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Emotion skills training for medical students: a systematic review


Jason M Satterfield PhD, Associate Professor of Clinical Medicine, Division of General Internal Medicine, 400 Parnassus Avenue, Room A405, San Francisco, California 94143-0320, USA. Tel: 00 1 415 353 2104; Fax: 00 1 415 476 7964; E-mail:


Objective  To identify emotion skills training methods and outcomes using a systematic review of medical student curricula studies.

Methods  We searched the English language literature listed in the PubMed, Educational Resources Information Center (ERIC), PsycINFO and Web of Science databases, from 1980 to the present, using a comprehensive list of emotion skills keywords and subsequent hand searches. A total of 828 articles were initially identified. A manual search yielded 161 articles on broadly defined emotion skills educational programmes for medical students. A more stringent review and hand search of reference lists yielded a final 26 articles that included ‘other-directed’ emotion skills (i.e. cognitive and behavioural skills intended to manage the emotions of others), a description of the training programme, and assessment data.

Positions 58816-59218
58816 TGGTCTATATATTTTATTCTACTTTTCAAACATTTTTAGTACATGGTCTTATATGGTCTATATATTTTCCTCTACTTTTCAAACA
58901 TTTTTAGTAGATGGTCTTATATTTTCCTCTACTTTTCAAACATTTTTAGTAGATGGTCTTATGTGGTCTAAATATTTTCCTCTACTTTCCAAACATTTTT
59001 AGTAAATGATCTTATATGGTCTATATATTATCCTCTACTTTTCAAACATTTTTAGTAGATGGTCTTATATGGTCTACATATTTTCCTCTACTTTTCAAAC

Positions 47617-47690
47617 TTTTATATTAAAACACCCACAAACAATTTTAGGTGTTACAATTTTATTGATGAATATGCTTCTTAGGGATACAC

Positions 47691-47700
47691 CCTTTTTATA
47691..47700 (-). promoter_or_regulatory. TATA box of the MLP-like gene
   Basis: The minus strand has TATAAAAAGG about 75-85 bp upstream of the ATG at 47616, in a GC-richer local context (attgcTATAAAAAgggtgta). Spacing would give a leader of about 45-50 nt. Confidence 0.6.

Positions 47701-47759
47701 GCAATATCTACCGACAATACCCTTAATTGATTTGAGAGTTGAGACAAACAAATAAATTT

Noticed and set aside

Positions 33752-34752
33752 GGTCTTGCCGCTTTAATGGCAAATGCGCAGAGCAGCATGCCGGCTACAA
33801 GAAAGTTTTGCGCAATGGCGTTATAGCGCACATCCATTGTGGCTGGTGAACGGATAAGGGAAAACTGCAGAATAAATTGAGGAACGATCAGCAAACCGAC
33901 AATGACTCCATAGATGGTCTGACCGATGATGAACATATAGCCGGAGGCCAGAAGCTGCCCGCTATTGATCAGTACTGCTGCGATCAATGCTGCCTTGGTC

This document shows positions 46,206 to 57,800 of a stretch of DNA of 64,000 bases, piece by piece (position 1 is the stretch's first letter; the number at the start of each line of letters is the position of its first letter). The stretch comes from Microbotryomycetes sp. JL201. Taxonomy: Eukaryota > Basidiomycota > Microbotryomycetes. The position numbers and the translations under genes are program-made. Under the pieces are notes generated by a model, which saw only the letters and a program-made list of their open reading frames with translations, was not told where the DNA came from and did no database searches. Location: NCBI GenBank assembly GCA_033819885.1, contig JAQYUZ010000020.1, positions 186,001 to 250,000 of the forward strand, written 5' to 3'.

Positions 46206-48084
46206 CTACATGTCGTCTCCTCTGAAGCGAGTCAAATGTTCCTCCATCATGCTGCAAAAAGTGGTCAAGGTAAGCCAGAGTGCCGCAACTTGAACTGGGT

Results  Emotion skills courses varied by total number of contact hours (2–64 hours), session frequency (from 1 session per day to 1 session every 6 months), duration (2 weeks to 2 years), pedagogy, patients targeted and educational outcomes. Student evaluation data were positive. Fifteen of 26 studies used objective emotion skills measures. Only 6/26 studies included a control or comparison condition and 5/26 used a randomised, controlled trial (RCT) design. All 5 RCTs showed positive outcomes with modest improvements in emotion communication skills, empathy, use of emotion words, supportive behaviours and enriched patient understanding.

Conclusions  The heterogeneity of emotion skills curricular studies makes direct comparisons difficult. However, all controlled trials showed positive outcomes, suggesting the importance and effectiveness of ‘other-directed’ emotion skills training. No specific recommendations about curricular amount and frequency, timing and pedagogy can be made.